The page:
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Old 1st December 2004, 10:31   #18  |  Link
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If you read the guide, then you know how to tell if it's IVTCable. Quite a lot of anime has figures of 60-75% film and can still be IVTC'd. Quite a lot of it has 0% film and can be IVTC'd. However, sometimes you'll find things like interlaced end credits, or 30fps progressive opening songs and other parts. I still IVTC that stuff, since there's so little of it. Anime can be very hard, but have a good close look at it first to help you decide how to treat it. Don't just say it's 78% film, because by itself that doesn't mean a whole lot. Has the whole thing been telecined? That's what you need to know.
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Old 1st December 2004, 21:26   #19  |  Link
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ok...
I re-read the guide
so film95%=ntsc5%
ok that makes sense
but I still quite know if I should or not.....
parts of it look interlaced when i ff through section but they only last about 30sec-1.5min
and it says "progresssive" and thats why I'm getting confused about this...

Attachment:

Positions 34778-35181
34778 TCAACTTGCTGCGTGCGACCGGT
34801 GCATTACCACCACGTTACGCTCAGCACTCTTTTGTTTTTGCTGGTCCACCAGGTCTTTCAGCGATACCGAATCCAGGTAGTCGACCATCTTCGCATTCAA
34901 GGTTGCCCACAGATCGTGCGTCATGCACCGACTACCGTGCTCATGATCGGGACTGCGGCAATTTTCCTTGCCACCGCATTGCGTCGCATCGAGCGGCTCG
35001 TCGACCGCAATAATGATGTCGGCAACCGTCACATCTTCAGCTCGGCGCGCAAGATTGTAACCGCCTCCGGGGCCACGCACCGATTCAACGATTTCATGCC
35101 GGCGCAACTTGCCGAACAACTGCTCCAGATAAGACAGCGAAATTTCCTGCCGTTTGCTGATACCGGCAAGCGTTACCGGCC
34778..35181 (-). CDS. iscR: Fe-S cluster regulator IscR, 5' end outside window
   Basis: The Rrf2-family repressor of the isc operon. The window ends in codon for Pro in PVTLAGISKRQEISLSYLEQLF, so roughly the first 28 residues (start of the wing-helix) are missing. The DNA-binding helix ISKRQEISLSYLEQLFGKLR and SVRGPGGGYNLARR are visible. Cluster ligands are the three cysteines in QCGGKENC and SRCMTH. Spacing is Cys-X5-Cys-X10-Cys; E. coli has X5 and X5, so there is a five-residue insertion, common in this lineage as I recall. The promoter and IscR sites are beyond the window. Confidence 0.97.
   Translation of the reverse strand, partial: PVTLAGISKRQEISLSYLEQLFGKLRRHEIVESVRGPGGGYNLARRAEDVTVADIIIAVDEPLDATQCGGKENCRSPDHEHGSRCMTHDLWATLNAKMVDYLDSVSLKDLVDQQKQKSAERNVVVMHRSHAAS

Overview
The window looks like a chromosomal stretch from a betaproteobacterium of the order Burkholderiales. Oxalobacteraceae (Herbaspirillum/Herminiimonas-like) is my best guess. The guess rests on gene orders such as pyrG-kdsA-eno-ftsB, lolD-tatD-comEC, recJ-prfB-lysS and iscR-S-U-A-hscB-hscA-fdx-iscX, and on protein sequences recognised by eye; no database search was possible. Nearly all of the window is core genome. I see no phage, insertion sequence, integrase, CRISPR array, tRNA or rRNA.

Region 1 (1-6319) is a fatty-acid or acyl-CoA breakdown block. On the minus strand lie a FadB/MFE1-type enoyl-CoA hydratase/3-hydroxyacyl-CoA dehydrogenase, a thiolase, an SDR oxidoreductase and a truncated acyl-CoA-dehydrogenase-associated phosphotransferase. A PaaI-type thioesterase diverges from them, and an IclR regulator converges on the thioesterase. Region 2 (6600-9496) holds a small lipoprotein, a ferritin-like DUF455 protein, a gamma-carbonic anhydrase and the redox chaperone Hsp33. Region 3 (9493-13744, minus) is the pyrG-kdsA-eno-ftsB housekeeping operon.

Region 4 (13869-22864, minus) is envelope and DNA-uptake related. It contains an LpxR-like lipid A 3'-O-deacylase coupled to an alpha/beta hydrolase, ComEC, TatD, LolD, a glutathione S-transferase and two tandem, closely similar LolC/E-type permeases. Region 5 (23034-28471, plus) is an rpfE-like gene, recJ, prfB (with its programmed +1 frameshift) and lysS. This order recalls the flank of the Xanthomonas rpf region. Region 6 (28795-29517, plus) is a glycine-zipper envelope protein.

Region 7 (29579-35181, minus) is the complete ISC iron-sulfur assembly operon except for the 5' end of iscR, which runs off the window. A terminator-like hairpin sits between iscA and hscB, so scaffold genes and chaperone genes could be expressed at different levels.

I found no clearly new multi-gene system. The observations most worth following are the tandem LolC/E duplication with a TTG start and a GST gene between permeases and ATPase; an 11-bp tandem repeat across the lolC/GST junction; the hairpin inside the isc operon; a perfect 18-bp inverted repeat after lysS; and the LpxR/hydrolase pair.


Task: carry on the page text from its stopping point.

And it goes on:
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interlacing and telecining should have been but a memory long ago.. unfortunately still just another bizarre weapon in the industries war on image quality.

Last edited by Shinigami-Sama; 1st December 2004 at 21:37.
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Old 1st December 2004, 22:53   #20  |  Link
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Fast forwarding where? In DGIndex? Bad move. Make a .d2v with no Force FILM (since you shouldn't Force FILM it anyway), open it in GKnot, find a passage with movement, and then advance a frame at a time. If you see the telltale 3 progressive frames followed by 2 interlaced frames (which you may not see properly, since there are so many duplicated frames in anime-panning shots may be better to try and find), then you can IVTC it. Repeat that a dozen times throughout the episode, making sure you check the opening song, the end credits, and the preview for the next episode, and if you see that same 3/2 pattern, then IVTC it. However, you may have to tweak the Decomb settings anyway, to get it to IVTC properly. So, if you do use Telecide/Decimate, check the 23.976fps output before encoding, and the finished AVI afterwards and make sure it worked OK. And be sure to read the Decomb manual. It has lots of tips, some of them particular to IVTCing anime.